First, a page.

Bulgaria 6844.597 2005/01//01
Burkina Faso 22102.838 11/1/1992
Canada 38388.419 7/1/1988
Chile 19250.195 7/1/1994
Colombia 51512.762 6/1/1996
Costa Rica 5182.354 1/1/2008
Croatia 4059.286 12/1/1991
Cyprus 1223.387 3/1/1995
Czech Republic 10736.784 3/1/1998
Denmark 5834.95 7/1/1991
Dominican Republic 11056.37 6/1/2007
Ecuador 18113.361 4/1/1992
El Salvador 6550.389 6/1/2007
Estonia 1321.91 5/1/2007
Fiji 909.466 5/1/2017
Finland 5554.96 8/1/1994
France 65584.518 7/1/1988
Germany 83883.596 12/1/1990
Greece 10316.637 6/1/1993
Guatemala 18584.039 1/1/2008
Honduras 10221.247 6/1/1994
Hong Kong 7604.299 9/1/1997
Hungary 9606.259 7/1/1988
Iceland 345.393 12/1/1996
Ireland 5020.199 10/1/1991
Israel 8922.892 12/1/1991
Italy 60262.77 5/1/1995
Jamaica 2985.094 4/1/2019
Japan 125584.838 4/1/2014
Latvia 1848.837 5/1/2007
Lithuania 2661.708 5/1/2007
Luxembourg 642.371 7/1/1988
Macau 667.49 3/1/1999
Malta 444.033 2/1/2003
Mauritius 1274.727 10/1/1993
Mexico 131562.772 10/1/1991
Monaco 39.783 6/1/1993
Montenegro 627.95 12/1/1991
Morocco 37772.756 12/1/2012
Netherlands 17211.447 9/1/1990
New Zealand 4898.203 10/1/1991
Norway 5511.37 4/1/1989
Panama 4446.964 6/1/1994
Paraguay 7305.843 1/1/2008
Peru 33684.208 6/1/2007
Poland 37739.785 11/1/1992
Portugal 10140.57 7/1/1988
Romania 19031.335 6/1/1993
Saint Kitts and Nevis 53.871 6/1/1995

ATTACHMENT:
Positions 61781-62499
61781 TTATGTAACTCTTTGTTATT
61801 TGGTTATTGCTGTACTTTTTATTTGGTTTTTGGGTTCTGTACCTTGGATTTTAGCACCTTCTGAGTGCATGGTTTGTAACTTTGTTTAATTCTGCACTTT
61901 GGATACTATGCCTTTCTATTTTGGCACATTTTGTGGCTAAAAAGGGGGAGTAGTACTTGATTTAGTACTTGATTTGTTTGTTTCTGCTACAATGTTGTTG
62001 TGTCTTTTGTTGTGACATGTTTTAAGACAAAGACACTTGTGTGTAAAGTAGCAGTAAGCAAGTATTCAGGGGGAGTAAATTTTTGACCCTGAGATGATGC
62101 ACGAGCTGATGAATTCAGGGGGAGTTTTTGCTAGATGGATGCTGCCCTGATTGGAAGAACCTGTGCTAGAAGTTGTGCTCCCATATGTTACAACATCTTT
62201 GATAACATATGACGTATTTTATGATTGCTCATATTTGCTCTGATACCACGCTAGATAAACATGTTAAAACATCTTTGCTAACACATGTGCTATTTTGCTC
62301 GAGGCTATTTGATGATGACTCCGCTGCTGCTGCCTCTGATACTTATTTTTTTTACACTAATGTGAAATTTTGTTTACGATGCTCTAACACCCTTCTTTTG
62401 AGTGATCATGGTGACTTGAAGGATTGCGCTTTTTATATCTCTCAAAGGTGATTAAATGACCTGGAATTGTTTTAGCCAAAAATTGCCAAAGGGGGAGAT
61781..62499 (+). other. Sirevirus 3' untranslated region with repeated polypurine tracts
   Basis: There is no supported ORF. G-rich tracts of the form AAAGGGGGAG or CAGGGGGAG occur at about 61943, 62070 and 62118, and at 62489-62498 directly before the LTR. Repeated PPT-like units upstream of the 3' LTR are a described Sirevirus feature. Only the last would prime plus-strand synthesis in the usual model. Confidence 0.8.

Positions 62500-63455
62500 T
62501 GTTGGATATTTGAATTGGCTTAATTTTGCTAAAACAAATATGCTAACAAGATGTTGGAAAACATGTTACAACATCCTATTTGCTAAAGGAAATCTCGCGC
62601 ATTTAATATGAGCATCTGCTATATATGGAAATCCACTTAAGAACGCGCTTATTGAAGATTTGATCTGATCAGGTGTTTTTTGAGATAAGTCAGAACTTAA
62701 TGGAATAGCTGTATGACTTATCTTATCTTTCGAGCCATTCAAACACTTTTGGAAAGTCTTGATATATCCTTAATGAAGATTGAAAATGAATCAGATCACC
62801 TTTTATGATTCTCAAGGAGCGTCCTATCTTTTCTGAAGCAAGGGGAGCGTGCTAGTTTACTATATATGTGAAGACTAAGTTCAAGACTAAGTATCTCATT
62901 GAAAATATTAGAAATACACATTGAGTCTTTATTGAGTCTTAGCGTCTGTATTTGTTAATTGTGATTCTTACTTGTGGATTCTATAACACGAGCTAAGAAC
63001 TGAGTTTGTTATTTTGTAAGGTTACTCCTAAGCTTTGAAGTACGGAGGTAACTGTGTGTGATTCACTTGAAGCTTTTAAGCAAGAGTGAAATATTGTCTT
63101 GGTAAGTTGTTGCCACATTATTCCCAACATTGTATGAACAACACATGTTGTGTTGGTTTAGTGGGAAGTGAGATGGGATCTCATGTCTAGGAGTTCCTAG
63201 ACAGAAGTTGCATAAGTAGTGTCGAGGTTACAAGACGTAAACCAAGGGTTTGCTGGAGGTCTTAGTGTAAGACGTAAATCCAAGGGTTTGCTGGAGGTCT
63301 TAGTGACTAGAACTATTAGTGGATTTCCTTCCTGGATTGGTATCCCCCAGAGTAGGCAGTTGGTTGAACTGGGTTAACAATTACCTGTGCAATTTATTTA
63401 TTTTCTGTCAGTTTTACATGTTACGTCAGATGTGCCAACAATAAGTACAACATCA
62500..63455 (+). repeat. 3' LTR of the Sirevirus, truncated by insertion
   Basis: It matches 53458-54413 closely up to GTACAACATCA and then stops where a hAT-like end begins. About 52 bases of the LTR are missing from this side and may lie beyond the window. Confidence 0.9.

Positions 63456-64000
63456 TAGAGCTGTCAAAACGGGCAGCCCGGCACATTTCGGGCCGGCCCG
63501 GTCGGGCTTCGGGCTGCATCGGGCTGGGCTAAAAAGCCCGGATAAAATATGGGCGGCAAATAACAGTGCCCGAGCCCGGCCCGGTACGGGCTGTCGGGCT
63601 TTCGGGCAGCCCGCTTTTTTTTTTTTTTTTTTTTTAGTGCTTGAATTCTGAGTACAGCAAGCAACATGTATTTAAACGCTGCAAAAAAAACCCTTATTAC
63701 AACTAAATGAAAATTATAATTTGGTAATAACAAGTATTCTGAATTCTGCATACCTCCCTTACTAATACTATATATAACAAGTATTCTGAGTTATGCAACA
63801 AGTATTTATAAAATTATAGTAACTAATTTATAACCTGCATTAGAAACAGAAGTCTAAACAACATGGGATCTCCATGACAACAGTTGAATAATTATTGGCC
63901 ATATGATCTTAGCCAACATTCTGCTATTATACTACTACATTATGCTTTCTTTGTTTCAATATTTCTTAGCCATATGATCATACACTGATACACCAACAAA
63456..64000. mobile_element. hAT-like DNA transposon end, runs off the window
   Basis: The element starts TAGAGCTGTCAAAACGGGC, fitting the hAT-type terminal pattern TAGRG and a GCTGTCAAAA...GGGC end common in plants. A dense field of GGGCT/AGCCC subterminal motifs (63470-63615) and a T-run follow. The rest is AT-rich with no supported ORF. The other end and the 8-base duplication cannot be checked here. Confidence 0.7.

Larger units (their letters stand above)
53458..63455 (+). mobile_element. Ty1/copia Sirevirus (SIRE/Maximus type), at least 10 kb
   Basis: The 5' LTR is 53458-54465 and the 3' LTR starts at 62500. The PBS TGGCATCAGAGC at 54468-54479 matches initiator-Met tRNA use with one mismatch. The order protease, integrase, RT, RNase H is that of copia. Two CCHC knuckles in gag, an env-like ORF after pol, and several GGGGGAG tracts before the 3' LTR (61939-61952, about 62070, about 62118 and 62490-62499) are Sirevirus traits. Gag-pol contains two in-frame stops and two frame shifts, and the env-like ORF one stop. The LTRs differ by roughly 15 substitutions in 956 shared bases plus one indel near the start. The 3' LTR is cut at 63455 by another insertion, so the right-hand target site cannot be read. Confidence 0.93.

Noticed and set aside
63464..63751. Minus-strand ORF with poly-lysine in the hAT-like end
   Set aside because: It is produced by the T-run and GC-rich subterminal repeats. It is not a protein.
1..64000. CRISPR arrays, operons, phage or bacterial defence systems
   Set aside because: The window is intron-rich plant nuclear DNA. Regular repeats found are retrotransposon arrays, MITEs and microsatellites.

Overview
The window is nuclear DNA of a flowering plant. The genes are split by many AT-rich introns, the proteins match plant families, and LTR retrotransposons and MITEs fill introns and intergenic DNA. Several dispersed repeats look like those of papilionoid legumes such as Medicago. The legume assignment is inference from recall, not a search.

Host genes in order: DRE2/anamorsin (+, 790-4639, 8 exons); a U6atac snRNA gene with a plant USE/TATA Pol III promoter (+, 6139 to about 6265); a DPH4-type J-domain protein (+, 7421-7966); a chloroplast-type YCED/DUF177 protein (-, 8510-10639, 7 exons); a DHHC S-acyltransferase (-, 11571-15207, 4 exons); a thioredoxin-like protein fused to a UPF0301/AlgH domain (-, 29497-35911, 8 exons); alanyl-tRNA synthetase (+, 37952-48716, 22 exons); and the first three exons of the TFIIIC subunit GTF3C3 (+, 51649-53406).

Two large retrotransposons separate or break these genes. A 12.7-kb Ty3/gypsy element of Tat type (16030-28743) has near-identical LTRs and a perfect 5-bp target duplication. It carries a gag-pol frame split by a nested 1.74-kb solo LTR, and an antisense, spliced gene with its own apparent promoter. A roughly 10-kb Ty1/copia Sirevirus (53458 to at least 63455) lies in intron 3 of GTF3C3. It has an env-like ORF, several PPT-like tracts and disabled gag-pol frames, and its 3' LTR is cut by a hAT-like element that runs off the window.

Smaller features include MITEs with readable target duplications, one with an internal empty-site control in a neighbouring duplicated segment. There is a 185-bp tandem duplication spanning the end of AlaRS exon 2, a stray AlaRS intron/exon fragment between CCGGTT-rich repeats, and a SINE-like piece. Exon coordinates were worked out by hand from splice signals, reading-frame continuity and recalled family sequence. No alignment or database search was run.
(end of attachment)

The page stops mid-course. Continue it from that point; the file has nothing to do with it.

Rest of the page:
San Marino 34.085 1/1/2008
Serbia 8653.016 12/1/1991
Singapore 5943.546 5/1/2012
Slovakia 5460.193 2/1/2001
Slovenia 2078.034 4/1/1995
South Africa 60756.135 11/1/1997
South Korea 51329.899 11/1/2013
Spain 46719.142 7/1/1988
Sri Lanka 21575.842 1/1/2008
Sweden 10218.971 6/1/1989
Switzerland 8773.637 7/1/1988
Thailand 70078.203 4/1/2016
Trinidad and Tobago 1406.585 8/1/2013
Turkey 85561.976 8/1/2000
Ukraine 43192.122 9/1/2007
United Kingdom 68497.907 7/1/1988
Uruguay 3496.016 9/1/2004
Venezuela 29266.991 1/1/1997
Zimbabwe 15331.428 8/1/1995

Export the list here. 

FINAL THOUGHTS

Most of the world, including the United States, belongs to the Hague Convention, and they will negotiate treaties to help streamline international justice. When family law disputes cross international boundaries, it is essential to have the help from a knowledgeable family law attorney who understands all of the laws that go along with child custody cases.

Our attorneys, Erin Masters and Anthony Joseph, have extensive knowledge and experience with The Hague Convention on Civil Aspects of International Child Abduction (“The Hague Convention”) that was enacted into law through the International Child Abduction Remedies Act (“ICARA”) which provides that a parent whose child has been wrongfully removed from or retained in the United States may petition for the child’s return to his or her country of habitual residence. 

Browse Our Featured Hague Decisions:

Contact us here today to set up a complimentary consultation.

 

What is Parent Alienation?

Parental alienation is a set of strategies that a parent uses to foster a child’s rejection of the other parent. If your former partner is constantly, and severely, making false statements about you to your child, can this lead to alienation and an accompanying syndrome? Let’s take a closer look.